Pastoral views, dramatic nature, the lack of people and weather metamorphosis in Iceland started
to excite me in my youth. I wanted to see it all with my own eyes.
For a long time I even planned to go to a local university there, but I was sucked by family life.
In summer we finally got the idea to get married with my boyfriend and it was very handy
that we already had tickets for October. I was terrified of a typical Moscow-style celebrations, so I surrendered
to escapism and decided to organize a wedding in Reykjavik. Our intimate celebration flowed in
a ten-day trip around the island, we drove about 3,000 kilometers: stopped by undistinguished towns, lived
on farms and in noteless hotels, laid on the grass somewhere near the Arctic Circle, looked for seals,
saw the northern lights and the glow of the Bardarbunga volcano. We were lucky with the season — we were
able to catch the fireworks of the multicolored landscape, the pre-winter dying of Iceland's flora,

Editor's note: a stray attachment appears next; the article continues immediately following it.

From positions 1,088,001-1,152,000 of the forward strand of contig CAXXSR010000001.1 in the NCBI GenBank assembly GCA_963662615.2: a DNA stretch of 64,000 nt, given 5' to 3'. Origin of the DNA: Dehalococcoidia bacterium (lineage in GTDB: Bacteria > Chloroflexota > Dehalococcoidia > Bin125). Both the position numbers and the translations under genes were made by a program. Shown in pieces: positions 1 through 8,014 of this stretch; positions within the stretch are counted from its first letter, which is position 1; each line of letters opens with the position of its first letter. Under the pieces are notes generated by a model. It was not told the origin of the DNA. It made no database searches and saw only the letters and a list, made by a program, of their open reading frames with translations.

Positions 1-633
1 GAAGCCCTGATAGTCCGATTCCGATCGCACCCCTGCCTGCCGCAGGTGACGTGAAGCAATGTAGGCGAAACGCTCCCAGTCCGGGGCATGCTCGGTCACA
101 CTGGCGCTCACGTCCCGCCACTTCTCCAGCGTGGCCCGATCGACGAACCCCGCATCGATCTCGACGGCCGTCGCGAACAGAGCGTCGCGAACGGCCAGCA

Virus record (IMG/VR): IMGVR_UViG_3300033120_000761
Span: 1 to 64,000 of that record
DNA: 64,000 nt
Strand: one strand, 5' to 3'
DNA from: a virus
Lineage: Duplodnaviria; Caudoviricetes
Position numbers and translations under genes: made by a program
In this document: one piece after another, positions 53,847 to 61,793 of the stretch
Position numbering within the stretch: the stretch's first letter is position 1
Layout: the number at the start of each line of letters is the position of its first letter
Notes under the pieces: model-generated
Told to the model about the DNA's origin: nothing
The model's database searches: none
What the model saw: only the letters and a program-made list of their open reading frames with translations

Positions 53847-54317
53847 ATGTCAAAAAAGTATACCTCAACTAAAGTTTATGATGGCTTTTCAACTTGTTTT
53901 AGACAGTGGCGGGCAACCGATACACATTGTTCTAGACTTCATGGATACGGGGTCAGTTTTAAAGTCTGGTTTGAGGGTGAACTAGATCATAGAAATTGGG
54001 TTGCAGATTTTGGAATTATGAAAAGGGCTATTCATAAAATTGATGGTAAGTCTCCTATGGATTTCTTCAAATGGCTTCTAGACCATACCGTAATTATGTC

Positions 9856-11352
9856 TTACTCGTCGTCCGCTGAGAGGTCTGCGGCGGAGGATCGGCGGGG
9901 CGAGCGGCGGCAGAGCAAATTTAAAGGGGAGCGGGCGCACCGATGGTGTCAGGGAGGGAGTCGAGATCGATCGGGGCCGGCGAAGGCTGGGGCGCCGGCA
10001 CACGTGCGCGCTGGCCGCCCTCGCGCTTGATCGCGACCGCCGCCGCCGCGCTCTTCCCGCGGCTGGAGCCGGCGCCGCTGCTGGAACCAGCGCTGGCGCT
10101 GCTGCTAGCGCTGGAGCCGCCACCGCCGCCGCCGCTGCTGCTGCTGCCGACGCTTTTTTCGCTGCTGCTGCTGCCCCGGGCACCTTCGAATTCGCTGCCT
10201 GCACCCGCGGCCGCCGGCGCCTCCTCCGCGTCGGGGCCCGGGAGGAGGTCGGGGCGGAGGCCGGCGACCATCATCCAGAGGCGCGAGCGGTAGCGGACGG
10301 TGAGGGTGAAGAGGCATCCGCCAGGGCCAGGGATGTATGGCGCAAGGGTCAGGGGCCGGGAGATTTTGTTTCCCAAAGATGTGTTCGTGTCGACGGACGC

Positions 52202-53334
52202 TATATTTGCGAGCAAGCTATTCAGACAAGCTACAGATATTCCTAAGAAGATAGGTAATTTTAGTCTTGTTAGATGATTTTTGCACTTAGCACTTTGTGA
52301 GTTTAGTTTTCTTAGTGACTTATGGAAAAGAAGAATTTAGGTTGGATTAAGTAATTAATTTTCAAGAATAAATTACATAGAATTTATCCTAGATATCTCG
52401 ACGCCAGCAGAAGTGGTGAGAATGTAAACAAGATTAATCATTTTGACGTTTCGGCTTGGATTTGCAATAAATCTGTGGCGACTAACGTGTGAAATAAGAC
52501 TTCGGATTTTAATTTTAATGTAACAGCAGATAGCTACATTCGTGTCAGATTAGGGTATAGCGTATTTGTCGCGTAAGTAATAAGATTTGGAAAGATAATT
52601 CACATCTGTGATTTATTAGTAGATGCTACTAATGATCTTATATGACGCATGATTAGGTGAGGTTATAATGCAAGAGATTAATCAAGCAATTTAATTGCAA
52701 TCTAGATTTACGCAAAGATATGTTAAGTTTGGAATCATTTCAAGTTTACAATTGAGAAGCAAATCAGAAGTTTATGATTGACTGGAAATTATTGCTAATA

and enjoy the low silver sun, until the whole earth hasn't disappeared under the snow. But the trip wasn't
exactly relaxing. If the Russian nature is ringing and rustling, in Iceland it's a drone and howling wind.
The whole island is like a disturbing stone desert. The tempo is very low, time flows slowly. Probably, the vacuum
of space feels something like this. Iceland isn't a paradise on earth, even if the universe has done a great job
with its beauty. For a few days I had to get used to the idea, how worthless I am compared to this harsh land masses —
I haven't had such experience before.